In the piece, published in the July 9-16 issue, Jackson took aim at the Hall of Fame for inducting what he believes to be unworthy players -- a group that he said includes Gary Carter, Kirby Puckett, Phil Niekro, Don Sutton, Jim Rice and Bert Blyleven.
"In trying to convey my feelings about a few issues that I am passionate about, I made the mistake of naming some specific players," Jackson said in the statement.
"This was inappropriate and unfair to those players, some of which are very close friends of mine. I think there are ways to speak from the heart without hurting people, and I'm disappointed that I didn't take greater care in expressing my views."
Jackson also said in the article, written by Phil Taylor, that there are "real questions" about the legitimacy of Alex Rodriguez's home run total. Rodriguez has admitted to using performance-enhancing drugs for three seasons from 2001-03.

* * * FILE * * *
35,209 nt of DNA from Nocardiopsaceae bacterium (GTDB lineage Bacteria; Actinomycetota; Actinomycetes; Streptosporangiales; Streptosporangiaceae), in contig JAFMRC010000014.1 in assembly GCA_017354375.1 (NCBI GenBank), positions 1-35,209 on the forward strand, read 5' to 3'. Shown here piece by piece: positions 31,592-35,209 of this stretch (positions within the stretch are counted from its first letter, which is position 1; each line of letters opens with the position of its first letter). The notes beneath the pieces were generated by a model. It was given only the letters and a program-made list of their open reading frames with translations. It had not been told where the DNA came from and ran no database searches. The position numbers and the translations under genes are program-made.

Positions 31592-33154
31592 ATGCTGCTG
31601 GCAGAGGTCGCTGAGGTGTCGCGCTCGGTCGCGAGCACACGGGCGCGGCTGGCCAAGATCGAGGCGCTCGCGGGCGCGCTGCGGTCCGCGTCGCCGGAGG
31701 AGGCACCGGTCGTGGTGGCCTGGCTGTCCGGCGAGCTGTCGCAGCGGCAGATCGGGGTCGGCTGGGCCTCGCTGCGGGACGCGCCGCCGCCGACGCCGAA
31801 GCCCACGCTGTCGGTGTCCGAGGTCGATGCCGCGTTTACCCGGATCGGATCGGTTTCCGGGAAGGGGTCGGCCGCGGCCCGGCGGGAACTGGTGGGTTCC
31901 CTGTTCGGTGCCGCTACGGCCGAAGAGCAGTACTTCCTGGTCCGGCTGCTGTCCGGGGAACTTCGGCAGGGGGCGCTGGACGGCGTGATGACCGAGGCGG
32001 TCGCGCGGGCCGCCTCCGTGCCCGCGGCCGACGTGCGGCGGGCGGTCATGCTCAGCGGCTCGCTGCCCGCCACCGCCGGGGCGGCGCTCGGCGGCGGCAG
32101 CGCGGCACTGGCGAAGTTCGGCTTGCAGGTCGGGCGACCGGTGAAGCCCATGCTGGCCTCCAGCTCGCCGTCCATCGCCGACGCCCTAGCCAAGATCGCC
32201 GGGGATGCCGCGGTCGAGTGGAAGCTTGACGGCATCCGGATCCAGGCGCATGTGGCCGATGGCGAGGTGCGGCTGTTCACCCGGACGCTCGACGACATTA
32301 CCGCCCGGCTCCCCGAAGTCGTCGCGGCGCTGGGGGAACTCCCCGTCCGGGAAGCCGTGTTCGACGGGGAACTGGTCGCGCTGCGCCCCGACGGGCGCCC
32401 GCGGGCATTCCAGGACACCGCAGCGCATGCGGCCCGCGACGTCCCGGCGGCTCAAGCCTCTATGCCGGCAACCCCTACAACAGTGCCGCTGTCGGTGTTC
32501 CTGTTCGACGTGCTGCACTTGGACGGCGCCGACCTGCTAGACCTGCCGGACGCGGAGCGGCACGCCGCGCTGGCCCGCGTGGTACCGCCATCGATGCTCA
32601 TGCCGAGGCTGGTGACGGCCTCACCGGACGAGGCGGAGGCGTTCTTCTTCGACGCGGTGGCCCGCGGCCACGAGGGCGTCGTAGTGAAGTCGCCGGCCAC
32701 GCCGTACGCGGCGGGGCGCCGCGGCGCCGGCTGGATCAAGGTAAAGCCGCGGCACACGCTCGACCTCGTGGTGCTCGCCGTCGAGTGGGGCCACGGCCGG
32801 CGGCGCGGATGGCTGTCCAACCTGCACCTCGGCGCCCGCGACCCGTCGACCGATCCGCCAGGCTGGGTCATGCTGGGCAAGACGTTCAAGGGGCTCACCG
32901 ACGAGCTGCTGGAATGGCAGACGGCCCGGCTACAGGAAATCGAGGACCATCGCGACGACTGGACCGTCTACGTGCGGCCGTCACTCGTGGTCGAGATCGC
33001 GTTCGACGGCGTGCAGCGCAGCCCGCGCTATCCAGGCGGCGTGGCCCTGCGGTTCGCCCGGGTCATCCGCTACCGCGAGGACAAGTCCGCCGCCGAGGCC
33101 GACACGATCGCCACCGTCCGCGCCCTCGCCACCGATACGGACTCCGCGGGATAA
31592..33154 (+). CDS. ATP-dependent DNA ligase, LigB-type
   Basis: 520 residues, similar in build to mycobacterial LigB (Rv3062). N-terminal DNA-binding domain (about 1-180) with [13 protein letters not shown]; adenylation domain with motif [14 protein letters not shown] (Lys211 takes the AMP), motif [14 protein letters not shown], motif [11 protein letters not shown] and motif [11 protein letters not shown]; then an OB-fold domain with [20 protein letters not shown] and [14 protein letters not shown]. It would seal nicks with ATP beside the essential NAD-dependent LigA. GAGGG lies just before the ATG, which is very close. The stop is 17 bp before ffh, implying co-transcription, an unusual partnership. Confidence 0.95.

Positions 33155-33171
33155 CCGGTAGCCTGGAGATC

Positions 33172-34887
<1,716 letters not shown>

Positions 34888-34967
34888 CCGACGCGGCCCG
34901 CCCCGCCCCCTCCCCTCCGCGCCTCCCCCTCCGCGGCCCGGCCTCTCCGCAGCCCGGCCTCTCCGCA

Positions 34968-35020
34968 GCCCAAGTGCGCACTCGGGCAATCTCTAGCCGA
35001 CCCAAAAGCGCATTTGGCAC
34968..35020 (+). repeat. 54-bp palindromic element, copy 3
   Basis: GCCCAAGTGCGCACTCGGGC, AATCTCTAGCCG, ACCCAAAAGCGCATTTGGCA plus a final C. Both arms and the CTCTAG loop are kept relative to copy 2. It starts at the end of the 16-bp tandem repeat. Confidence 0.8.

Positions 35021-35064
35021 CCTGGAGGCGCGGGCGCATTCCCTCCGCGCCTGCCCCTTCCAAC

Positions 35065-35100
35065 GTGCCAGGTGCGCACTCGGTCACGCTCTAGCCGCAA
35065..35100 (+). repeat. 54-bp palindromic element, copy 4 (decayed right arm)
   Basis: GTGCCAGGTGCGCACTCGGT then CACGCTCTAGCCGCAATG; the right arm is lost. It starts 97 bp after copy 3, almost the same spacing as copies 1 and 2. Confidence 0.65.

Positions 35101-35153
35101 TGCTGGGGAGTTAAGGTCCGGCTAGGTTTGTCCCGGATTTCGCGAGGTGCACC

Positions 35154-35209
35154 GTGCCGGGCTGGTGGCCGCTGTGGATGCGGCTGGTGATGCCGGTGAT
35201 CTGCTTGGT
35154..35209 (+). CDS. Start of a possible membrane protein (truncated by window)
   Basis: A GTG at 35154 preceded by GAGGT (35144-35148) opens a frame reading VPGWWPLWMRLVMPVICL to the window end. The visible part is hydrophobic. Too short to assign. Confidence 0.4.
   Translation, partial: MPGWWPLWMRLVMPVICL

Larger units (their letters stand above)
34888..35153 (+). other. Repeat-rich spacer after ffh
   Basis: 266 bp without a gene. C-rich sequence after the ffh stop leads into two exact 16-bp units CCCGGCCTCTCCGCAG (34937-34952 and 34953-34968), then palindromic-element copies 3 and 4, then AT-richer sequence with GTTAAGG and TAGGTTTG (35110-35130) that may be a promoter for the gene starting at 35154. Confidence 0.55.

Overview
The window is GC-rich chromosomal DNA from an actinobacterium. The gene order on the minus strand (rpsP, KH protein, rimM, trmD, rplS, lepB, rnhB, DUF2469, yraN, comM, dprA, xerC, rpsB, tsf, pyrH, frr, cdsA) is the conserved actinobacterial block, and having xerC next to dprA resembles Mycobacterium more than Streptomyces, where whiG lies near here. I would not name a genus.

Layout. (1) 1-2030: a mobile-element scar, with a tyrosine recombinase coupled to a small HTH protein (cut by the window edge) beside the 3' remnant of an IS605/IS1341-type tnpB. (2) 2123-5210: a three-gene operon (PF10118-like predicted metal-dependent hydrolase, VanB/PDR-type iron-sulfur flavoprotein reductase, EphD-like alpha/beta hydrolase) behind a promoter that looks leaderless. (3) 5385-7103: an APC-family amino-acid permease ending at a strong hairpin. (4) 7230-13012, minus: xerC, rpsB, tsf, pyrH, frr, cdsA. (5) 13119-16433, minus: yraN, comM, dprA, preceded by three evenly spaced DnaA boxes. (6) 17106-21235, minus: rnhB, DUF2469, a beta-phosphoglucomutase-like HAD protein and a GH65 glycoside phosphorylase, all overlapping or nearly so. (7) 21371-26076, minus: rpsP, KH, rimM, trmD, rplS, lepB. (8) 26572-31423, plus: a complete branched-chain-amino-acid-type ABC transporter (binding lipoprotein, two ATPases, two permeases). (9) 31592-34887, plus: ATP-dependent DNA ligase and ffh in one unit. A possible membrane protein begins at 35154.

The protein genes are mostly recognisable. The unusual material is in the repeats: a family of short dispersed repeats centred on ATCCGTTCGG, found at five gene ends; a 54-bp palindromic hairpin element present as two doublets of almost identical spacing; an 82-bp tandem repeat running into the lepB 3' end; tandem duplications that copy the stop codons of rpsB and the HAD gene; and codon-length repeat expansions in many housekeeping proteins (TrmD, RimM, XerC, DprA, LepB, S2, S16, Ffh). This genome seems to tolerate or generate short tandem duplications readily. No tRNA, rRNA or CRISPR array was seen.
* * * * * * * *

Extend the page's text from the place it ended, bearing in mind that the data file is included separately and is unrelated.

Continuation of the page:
Jackson said in the SI piece that he would not attend the Hall of Fame induction ceremonies for any player believed to have used PEDs, with the possible exception of Andy Pettitte, whom he considers a friend.
"With friends like that," Rodriguez quipped, "who needs enemies?"
The 66-year-old Jackson was told to stay away from the Yankees during their trip last weekend to play the Red Sox at Fenway Park, which Jackson explained was a "mutual" decision so as not to be a distraction in a crowded clubhouse. His position of special adviser with the Yankees is not believed to be in jeopardy.
Jackson attended Monday's State Farm Home Run Derby at Kauffman Stadium, throwing out a ceremonial first pitch, and said that he has not been banned or suspended by the Yankees.
"I have been proactively reaching out to make personal apologies to those within the Hall of Fame community that I offended, and to the Yankees organization for any disruption that I caused in the clubhouse," Jackson said in the statement. "I continue to have a strong relationship with the club, and look forward to continuing in my role with the team. As always, I remain dedicated to the great game of baseball."
It is not known when Jackson will return to the Yankees' clubhouse. His role with the club involves being available for the Major League team during Spring Training and the regular season, as well as the Yankees' farm affiliates.